On October 25, Governor Tom Corbett signed into law Senate Bill 941 (sponsored by Jake Corman), which increased the maximum fines for public drunkenness and underage drinking from $500 to $1000. Demonstrating the hard-nosed commitment to law enforcement he displayed during the twenty-three months he investigated the Jerry Sandusky case, Governor Corbett noted that the legislation reflects his philosophy that “justice, in order to work, must be administered with firmness, compassion and common sense.” Senator Corman hopes that the bill will provide “a deterrent so that the individual makes better decisions the next time around.”
While on the topic of deterrents, perhaps the legislature and Governor Corbett could use the same strategy to address another problem. Despite the slowdown in gas production, the DEP website suggests that the natural gas drillers aren’t doing any better at obeying the laws designed to protect the state’s environment. A quick glance at the records of three companies in 2012 reveals the following incidents.
On January 18 Range Resources spilled 30 gallons of diesel onto the ground at a site in Washington County. A week later at a Range site in Centre County, three barrels (126 gallons) of treated flowback fluid were allowed to escape into the groundwater under the well pad.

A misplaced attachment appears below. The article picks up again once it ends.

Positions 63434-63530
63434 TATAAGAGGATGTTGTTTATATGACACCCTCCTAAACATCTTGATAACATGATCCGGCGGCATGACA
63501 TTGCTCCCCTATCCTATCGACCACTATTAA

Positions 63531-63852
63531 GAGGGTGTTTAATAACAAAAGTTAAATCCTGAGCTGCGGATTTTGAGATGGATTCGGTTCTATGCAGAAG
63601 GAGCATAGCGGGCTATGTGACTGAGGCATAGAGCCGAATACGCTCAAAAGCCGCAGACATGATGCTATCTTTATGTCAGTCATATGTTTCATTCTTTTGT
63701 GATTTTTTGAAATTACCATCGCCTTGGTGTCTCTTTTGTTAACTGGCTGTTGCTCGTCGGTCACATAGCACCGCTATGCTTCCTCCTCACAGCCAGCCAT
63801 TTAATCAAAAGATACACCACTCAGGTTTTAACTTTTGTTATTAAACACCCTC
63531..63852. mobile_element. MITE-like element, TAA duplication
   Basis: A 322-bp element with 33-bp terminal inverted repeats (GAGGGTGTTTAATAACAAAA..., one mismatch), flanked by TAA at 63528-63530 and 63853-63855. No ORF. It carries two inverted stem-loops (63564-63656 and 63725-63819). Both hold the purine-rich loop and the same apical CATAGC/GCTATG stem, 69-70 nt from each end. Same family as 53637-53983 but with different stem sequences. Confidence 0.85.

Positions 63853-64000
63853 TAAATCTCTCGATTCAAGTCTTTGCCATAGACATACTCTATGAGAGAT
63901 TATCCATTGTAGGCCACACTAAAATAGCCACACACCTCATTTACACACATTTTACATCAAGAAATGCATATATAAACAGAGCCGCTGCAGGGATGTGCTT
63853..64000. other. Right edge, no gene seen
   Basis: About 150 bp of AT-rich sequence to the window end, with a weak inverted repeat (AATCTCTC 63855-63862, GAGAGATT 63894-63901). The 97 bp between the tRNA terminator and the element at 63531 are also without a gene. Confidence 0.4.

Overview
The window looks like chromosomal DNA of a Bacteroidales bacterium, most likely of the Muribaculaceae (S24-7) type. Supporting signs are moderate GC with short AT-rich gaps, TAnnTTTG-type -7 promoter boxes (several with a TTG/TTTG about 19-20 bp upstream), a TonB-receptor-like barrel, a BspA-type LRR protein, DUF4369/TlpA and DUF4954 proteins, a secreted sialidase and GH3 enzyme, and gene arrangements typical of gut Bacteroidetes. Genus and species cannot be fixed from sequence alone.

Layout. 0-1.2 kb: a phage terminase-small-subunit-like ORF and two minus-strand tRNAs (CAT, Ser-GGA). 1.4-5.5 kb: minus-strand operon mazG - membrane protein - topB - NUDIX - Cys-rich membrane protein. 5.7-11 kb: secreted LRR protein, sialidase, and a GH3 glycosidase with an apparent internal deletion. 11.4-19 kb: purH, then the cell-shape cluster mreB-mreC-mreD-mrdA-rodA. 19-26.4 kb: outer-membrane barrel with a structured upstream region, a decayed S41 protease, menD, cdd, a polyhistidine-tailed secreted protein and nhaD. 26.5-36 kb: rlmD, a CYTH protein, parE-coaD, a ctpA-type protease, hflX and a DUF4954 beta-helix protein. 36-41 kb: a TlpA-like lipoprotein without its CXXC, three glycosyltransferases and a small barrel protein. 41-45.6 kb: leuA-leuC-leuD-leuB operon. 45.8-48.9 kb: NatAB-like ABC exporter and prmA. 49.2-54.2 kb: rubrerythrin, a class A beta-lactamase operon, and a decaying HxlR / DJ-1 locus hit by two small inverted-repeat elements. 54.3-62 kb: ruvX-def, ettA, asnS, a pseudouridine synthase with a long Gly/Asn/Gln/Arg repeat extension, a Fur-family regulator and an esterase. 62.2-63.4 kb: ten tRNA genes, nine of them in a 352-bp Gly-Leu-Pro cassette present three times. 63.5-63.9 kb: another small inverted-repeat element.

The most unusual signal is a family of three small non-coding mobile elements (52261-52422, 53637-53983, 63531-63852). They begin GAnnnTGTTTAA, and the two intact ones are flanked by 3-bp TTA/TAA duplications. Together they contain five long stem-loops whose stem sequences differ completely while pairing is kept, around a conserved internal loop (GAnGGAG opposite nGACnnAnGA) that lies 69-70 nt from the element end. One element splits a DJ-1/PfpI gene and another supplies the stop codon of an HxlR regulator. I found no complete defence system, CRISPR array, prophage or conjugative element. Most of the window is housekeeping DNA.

On February 1, Andarko spilled 200 gallons of triethylene glycol onto the containment area and the ground at a Clinton County site. Three weeks later, on February 23, hydraulic fluid from a truck at an Anadarko site seeped into a drainage ditch in Clinton County.
On January 18, Enerplus spilled 30 barrels of drilling fluid at a Clinton County site; ten barrels (420 gallons) made it to the ground. On August 24, Enerplus released treated flowback fluid onto a Clinton County roadway with drainage to a wetland.
According to the DEP website, these repeat offenders were not fined a single dollar for any of these incidents. But this shouldn’t be surprising. Citizens for Pennsylvania’s future has reported that during the first three months of Governor Corbett’s administration enforcement actions dropped from the Rendell administration’s ratio of one enforcement for every 1.7 violations to one enforcement for every 8.69 violations. Likewise, Clean Water Action of Pennsylvania has analyzed 2011 DEP violation records and found that 9 out of 10 violations resulted in no penalties whatsoever.
In fairness to the Governor and Senator Corman, I suspect that underage drinkers and public drunkards have not been as generous as the drilling companies have. According to marcellusmoney.org, Senator Corman has received $91,290 from the gas industry, which is overshadowed by the $1,813,305 that has been given to the Governor. Who would dispute that the gas companies have earned the right to be left alone while they are poisoning our state?
But at least we no longer have to worry about 18-year-olds spilling 12 ounces of beer in our state forests.
Bob Myers is a Professor of English and Director of Environmental Studies at Lock Haven University